Orthotics – clearing up misconceptions

by admin on August 20, 2013

As a podiatrist, one of the more valuable options for treatment of mechanical abnormalities of the foot and ankle are orthotic devices.  Commonly just called orthotics, these are molded insoles that alter the mechanics of gait and the function of the foot.  Yet in talking with patients I hear a lot of misinformation about orthotics.  Often when I recommend orthotics, I’ll have patients ask “Can’t I just buy an arch support at Wal-Mart?”  Well, the two are apples and oranges, although companies that sell arch supports know you don’t know the difference, and attempt to capitalize on it.  So, allow me to clear the air.

OrthosesBiomechanically, we talk about the foot in “neutral” position as being the standard, resting position of the foot in the average person.  Neutral position is where the hip, knees, ankle, and foot are lined up and there is an average arch.  In the neutral position, muscles work most efficiently, tendons glide smoothly, and ligaments are under minimal tension.  The farther away you get from neutral position, the harder all of these structures have to work to move, transfer body weight, and propel your body forward.  The army famously did not accept flat-footed individuals for a long time because they could not keep up in a march.  In a flat-footed individual the ankle collapses inward with weight, torquing the knee while the hip struggles to remain straight.  The muscles have to work harder to achieve normal walking movement, expending more energy than someone who is not flat-footed.  Overuse of the muscles, right off the bat, leads to early fatigue and fatigue leads to injury.  Return of the foot to the neutral position makes the muscles more efficient and work more easily.  Most of our orthopedic problems affecting the feet stem from deviation from the neutral position.

This is where orthotics come in.  Orthotics are designed to return the foot to neutral position to function more efficiently. There may be support of the arch if necessary, but there may also be support in the ball of the foot, support of the ankle, cushioning of the heel, balancing of the forefoot to the rearfoot, or any number and combination of dozens of modifications that can be made to orthotics to treat specific injuries or problems.  If someone needs an orthotic device, measurements are taken and cast impressions are taken, while the person is sitting in a chair, with the foot in neutral position.  The cast is then sent with the measurements and a prescription for the specifications (modifications, materials to be used, etc) to a lab that fabricates the orthotics based on the cast.  The process is similar in many ways to being measured for and having glasses made.  They are specific to your body, specific to a problem you are having.  This is the important distinction between orthotics and arch supports.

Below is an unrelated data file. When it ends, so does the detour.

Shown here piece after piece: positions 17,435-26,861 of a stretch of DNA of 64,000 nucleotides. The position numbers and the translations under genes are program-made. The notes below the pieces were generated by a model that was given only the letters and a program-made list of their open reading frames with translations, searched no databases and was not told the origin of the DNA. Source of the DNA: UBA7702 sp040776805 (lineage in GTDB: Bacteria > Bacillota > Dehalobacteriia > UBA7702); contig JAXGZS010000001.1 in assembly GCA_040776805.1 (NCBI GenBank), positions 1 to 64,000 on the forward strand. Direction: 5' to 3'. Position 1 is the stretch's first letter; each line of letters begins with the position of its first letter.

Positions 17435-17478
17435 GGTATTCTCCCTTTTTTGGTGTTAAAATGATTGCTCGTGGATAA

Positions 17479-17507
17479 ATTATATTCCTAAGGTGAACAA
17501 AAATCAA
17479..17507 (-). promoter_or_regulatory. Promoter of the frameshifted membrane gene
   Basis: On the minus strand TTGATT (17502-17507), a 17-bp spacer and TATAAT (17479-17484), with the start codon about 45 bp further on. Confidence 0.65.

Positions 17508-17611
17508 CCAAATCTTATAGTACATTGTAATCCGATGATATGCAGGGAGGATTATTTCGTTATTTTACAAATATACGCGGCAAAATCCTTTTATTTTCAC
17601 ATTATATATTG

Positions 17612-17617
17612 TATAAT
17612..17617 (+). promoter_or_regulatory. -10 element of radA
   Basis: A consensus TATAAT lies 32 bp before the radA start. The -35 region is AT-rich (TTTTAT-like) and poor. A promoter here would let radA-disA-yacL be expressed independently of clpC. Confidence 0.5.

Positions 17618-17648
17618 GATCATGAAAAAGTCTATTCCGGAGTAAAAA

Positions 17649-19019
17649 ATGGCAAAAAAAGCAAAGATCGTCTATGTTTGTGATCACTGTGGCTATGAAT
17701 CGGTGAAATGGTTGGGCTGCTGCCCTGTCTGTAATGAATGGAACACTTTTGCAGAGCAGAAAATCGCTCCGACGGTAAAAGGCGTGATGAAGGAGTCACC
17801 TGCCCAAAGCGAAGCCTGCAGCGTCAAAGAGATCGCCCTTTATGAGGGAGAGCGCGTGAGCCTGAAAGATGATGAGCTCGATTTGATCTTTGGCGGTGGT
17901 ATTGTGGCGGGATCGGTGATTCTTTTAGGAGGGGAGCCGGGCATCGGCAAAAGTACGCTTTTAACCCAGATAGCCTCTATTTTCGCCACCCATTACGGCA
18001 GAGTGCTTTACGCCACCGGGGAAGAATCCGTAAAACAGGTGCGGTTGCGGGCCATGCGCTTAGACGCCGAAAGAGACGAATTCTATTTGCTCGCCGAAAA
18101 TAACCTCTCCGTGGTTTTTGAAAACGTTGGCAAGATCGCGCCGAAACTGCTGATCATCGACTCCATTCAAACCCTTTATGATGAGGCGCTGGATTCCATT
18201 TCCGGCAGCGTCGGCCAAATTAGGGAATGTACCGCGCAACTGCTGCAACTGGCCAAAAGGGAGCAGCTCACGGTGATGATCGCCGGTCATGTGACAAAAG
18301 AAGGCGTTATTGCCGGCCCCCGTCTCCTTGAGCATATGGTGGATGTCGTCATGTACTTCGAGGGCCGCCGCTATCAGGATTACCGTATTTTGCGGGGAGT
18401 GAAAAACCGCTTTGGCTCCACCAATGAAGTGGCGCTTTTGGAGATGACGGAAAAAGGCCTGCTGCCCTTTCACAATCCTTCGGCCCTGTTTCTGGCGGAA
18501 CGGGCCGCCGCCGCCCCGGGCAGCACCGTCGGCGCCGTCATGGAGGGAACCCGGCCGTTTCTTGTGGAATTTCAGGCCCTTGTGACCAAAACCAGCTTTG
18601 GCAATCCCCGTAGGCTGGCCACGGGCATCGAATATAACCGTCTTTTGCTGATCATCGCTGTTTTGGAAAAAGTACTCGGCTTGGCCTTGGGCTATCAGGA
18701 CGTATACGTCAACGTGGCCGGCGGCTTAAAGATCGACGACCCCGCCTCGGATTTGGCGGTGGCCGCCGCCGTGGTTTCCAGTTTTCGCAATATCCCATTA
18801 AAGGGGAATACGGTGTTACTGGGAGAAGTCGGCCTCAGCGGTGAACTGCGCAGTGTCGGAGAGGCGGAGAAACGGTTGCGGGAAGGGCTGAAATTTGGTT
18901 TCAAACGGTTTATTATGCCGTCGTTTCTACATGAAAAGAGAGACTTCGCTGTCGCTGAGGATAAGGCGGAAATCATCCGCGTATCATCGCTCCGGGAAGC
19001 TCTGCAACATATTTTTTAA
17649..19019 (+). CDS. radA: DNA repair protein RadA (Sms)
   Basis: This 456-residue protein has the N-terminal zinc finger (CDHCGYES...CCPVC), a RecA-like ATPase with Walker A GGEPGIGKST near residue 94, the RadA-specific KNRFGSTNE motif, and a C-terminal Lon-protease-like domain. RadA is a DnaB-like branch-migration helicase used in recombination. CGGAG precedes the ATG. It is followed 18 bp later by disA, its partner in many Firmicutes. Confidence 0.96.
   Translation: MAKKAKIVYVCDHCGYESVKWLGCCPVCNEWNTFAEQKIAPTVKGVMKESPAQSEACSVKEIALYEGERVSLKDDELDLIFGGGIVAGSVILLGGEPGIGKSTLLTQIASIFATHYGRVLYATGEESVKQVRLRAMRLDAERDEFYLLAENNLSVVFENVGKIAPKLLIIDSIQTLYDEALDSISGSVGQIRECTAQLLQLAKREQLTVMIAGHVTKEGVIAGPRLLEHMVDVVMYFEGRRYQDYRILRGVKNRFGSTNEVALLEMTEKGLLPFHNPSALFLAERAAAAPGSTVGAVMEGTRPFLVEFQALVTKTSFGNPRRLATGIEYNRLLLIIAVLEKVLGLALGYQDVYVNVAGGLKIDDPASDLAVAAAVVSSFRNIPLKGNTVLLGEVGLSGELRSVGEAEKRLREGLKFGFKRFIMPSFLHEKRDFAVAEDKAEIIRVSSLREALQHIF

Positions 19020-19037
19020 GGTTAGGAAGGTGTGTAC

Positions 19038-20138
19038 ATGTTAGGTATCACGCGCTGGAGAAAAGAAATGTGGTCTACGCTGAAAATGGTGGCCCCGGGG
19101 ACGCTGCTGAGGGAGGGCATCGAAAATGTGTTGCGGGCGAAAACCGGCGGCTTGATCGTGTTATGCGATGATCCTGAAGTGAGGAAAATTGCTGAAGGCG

In orthopedic lore, arch supports are said to have developed when housewives of the early 20th century discovered that they could help combat foot fatigue when standing long periods if they stood on a broom handle.  This concept was capitalized on by Dr. Scholl (yes, there was a real Dr. Scholl, you can read about him here) who made the first commercially available arch supports.  These were really little more than a piece of cork stuffed up under the arch inside of the shoe, marketed to prevent foot fatigue.  Later on cushioned insoles (think gels) were also developed, to combat the hard and inflexible soles of most shoes in the olden days.  These two types of inserts (arch supports and cushioned insoles) still form 90% of what you can buy over the counter.  Their purpose is to make your shoes more comfortable, though not necessarily more functional.

I hope this helps to clear up the difference between prescribed orthotics and over the counter arch supports.  For one thing you may want to think twice before wasting your money on a pair of arch supports for your excruciating heel pain.  Secondly, if your doctor is prescribing you orthotics, that’s probably because you actually need them.  There is just no substitute.

Comments on this entry are closed.

Previous post:

Next post: